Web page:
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A Gemba Walk with Yoda: What Can We Learn?

Posted by Greg Jacobson

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Dec 11, 2015 7:04:30 AM

Star Wars: The Force Awakens has sold more advance tickets than any movie in history, and it's not close. We’re not going to lie – we’re as excited as everyone else. In honor of this momentous occasion, we thought, who better to take on our next Gemba Walk than Grand Jedi Master Yoda, one of the oldest and most powerful known Jedi Masters in the Star Wars universe. Surely his wisdom will help guide us.

 “Many of the truths that we cling to depend on our point of view.” – Yoda

A different perspective is precisely the reason Gemba Walks are so effective at uncovering opportunities for improvement. In the practice of continuous improvement, “gemba” refers to the place where work gets done. It could be a factory floor, a sales bullpen, a hospital admissions desk, a call center, or any place where people actually add value to products or services. Managers and other leaders using this technique, physically go to the gemba to observe people and processes in action. A new point of view is exactly the point.

You must unlearn what you have learned. Do not assume anything Obi-Wan. Clear your mind must be if you are to discover the real villains behind this plot.” – Yoda

Unlike Obi-Wan, you aren’t looking for a “villain” during the Gemba Walk, but you are looking for flawed processes, missing resources, workspace problems and other opportunities to reduce waste, increase efficiency or improve quality.  All assumptions must be put aside. The reality of what is happening is allowed to displace beliefs about what is, or should be, taking place. During a Gemba Walk, employees aren’t told what to do, rather they are asked why they are doing particular tasks in a certain way. Only with a clear mind can an accurate picture of the current state be obtained.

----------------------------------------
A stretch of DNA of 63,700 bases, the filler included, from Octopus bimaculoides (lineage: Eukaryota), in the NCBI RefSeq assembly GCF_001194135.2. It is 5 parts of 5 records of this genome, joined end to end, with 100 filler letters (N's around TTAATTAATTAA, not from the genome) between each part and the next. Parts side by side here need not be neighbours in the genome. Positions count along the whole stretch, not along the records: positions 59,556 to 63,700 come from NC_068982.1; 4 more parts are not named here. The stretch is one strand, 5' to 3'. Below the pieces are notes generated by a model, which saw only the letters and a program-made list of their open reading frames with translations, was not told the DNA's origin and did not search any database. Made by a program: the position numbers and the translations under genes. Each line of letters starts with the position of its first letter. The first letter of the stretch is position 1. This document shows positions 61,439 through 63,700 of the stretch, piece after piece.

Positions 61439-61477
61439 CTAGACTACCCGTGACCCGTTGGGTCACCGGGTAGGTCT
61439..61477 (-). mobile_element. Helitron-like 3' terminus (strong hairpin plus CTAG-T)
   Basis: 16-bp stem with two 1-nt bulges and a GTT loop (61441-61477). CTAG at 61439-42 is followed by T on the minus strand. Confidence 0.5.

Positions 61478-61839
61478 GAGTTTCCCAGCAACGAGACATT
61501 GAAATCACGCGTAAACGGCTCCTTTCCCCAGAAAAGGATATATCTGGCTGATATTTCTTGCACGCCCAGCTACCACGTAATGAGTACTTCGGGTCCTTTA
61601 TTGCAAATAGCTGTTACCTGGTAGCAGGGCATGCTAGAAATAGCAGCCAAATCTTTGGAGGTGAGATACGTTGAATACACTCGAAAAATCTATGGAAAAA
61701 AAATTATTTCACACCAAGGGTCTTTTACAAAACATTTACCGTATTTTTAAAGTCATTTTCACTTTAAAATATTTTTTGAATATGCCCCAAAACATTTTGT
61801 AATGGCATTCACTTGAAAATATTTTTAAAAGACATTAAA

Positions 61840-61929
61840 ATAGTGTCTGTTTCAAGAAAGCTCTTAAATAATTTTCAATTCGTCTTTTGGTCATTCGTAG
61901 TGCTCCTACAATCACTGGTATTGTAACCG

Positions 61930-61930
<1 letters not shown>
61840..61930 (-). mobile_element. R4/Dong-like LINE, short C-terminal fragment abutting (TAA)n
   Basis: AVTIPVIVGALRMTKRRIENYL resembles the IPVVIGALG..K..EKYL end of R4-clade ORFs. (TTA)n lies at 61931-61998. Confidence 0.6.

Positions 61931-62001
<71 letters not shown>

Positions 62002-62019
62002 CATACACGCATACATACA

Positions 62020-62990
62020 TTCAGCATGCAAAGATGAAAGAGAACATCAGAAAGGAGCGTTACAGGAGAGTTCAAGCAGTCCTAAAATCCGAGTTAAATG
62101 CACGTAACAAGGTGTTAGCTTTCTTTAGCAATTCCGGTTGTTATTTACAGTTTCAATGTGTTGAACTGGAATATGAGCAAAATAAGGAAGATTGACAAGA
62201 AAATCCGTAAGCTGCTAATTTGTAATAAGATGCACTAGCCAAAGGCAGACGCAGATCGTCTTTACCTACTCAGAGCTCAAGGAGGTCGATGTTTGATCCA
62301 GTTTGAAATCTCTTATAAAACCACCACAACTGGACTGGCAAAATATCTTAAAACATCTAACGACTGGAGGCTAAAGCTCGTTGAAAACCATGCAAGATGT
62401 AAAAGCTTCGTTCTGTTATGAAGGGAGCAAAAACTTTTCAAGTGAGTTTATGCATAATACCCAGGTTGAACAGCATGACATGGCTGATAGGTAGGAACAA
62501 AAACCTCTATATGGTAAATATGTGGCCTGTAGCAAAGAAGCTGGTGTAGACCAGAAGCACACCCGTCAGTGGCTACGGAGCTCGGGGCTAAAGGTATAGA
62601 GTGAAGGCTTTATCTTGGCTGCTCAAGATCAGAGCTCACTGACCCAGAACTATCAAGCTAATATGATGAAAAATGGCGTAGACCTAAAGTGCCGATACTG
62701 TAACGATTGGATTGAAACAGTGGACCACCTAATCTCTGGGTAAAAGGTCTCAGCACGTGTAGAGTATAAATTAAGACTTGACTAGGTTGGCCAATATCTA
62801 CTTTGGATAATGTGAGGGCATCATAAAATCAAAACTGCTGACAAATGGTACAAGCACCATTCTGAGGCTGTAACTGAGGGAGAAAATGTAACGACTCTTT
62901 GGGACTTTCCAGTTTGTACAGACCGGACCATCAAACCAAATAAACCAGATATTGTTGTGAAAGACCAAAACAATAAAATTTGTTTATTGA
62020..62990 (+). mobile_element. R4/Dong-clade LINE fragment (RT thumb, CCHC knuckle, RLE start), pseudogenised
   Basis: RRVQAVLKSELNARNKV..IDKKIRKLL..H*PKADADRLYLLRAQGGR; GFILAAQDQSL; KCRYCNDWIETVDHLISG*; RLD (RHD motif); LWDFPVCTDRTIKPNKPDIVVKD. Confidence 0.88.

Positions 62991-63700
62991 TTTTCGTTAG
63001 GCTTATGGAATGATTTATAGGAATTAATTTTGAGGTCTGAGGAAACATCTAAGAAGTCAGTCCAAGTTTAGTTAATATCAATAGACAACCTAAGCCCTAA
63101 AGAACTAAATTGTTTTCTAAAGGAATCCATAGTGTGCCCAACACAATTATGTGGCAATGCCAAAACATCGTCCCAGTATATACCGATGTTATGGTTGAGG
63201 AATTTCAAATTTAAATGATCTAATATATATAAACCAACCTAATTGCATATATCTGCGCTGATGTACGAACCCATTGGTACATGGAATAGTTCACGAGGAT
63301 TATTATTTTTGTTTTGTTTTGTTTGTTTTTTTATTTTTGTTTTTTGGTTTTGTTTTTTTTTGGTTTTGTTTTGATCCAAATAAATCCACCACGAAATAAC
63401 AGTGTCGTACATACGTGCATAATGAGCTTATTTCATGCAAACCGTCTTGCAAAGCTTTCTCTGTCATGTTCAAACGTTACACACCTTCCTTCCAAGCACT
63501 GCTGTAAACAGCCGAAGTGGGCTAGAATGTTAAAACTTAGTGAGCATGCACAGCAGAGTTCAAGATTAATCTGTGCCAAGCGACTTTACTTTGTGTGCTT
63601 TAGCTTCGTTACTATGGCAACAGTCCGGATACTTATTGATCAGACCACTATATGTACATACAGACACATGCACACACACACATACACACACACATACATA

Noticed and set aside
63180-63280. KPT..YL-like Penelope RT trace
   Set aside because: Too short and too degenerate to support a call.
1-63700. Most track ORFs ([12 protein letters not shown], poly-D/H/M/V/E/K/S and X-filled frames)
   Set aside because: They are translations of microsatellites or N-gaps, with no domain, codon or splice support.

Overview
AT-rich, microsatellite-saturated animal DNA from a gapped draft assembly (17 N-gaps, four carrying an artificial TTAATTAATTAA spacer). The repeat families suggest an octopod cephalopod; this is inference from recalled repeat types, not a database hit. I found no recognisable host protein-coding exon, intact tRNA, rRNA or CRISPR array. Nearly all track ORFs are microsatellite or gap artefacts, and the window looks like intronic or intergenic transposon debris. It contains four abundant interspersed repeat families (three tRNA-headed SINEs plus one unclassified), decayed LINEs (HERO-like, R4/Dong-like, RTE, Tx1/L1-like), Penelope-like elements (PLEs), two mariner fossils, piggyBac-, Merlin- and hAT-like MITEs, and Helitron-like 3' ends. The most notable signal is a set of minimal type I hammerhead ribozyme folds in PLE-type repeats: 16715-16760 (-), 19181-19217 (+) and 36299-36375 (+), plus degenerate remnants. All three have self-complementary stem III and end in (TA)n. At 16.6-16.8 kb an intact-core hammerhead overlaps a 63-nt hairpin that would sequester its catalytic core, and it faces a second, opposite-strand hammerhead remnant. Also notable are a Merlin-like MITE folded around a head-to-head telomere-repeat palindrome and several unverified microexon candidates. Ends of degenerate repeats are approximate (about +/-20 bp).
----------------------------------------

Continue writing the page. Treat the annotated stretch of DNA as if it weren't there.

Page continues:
A Jedi uses the Force for knowledge and defense, never for attack.” – Yoda 

A Gemba Walk should be used for knowledge and improvement, never as a way to criticize employee performance or enforce policies. In most cases, defects and waste are due to poorly designed processes, undocumented standard work or ineffective training, not incompetent employees.

This one a long time have I watched. All his life has he looked away… to the future, to the horizon. Never his mind on where he was.” – Yoda

Luke does need to learn to be in the moment. So do managers using the Gemba Walk technique. That’s why changes are never suggested or implemented during the walk. Only after the observation is complete and there have been time to reflect and analyze are improvements made.

We hope that these thoughts from Yoda have put you in the right frame of mind for your next Gemba walk. When you take it, may the force be with you.

Download this free guide to learn how to have Gemba Walks that actually result in improvement: 

Free Guide to Gemba Walks


Topics: Gemba Walk

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